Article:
What is your good name, madam?" asks the handsome man in a white sarong at the front desk. With this lovely turn of phrase I'm welcomed back to Sri Lanka, the land of my heritage.
I've been sent here by my mother "for inspiration". I'm about to open a hopper restaurant in Sydney, Lankan Filling Station, in its first permanent home after a year of pop-ups and market appearances. The lease has been signed on a narrow shopfront in East Sydney and my mum, born in Colombo of Burgher heritage, has declared that it's about time I made a return visit. Who am I to argue with my mother? So here I am, hunting hoppers, pounding spices and grating coconut.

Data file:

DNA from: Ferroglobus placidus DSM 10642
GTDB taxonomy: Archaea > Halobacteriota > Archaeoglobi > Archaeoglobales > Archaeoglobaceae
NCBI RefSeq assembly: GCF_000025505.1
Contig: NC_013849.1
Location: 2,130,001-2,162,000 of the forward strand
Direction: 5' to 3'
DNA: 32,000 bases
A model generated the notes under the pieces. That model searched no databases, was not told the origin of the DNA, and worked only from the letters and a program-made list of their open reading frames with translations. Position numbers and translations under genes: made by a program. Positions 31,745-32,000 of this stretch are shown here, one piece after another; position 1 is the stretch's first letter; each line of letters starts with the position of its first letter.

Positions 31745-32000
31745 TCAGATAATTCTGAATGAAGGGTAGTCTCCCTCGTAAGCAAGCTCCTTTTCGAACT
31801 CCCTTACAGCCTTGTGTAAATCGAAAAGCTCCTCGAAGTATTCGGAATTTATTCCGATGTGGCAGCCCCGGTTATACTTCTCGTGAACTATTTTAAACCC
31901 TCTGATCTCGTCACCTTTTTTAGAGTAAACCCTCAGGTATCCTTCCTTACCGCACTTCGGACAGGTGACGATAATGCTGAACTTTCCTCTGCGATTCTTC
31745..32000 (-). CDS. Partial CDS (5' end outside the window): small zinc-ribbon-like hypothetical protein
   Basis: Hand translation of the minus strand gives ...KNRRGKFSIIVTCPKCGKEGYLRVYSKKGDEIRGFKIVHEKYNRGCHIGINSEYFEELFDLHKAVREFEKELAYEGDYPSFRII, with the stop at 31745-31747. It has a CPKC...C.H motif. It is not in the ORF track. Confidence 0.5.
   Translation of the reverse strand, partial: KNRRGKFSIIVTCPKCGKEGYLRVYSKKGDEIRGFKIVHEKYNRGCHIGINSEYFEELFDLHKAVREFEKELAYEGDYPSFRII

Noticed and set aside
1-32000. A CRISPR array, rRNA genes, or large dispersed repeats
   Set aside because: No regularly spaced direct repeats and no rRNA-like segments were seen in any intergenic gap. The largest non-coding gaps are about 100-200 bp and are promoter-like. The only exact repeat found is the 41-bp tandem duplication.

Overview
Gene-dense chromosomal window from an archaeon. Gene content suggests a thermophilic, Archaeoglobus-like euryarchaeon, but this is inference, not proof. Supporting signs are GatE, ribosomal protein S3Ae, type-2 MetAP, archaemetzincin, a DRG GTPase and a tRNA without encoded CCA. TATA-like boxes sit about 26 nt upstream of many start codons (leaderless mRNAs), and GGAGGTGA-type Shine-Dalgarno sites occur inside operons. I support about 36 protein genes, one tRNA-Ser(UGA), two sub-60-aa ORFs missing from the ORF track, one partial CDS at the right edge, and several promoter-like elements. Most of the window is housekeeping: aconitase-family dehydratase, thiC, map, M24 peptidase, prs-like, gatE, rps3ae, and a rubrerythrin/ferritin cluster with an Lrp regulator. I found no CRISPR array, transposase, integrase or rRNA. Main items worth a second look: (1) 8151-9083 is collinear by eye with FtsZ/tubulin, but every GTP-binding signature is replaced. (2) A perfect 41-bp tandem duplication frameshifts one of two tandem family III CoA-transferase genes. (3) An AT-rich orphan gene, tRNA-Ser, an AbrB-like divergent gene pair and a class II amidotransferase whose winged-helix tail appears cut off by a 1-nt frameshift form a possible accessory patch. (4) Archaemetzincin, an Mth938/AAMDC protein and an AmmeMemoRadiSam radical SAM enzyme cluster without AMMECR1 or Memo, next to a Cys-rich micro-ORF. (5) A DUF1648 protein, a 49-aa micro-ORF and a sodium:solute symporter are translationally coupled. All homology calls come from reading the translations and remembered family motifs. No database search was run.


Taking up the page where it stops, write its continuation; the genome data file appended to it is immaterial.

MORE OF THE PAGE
I start at the centre of the island, at the ancient rock fortress of Sigiriya. The World Heritage site is famous for its gallery of 1,500-year-old frescos, but I've come for the mango curry. My friends Dinasheka and Wageesha Kumara run a low-key eco-lodge called Kumbura a few kilometres south of the fortress. Beyond the cities, much of the best food is found in homes and in small guesthouses and lodges like Kumbura. Dinasheka, an excellent cook, whisks me into her kitchen for an afternoon session.
Her mango curry is unlike any I've tasted. We quarter and score the fruit, leaving the skin on, and lacing the cheeks heavily with a black curry powder of roasted sweet spices, black pepper and a splendidly excessive amount of powdered chilli. It's cooked with jaggery until it's thick and sticky – the perfect balance of hot, rich and sour.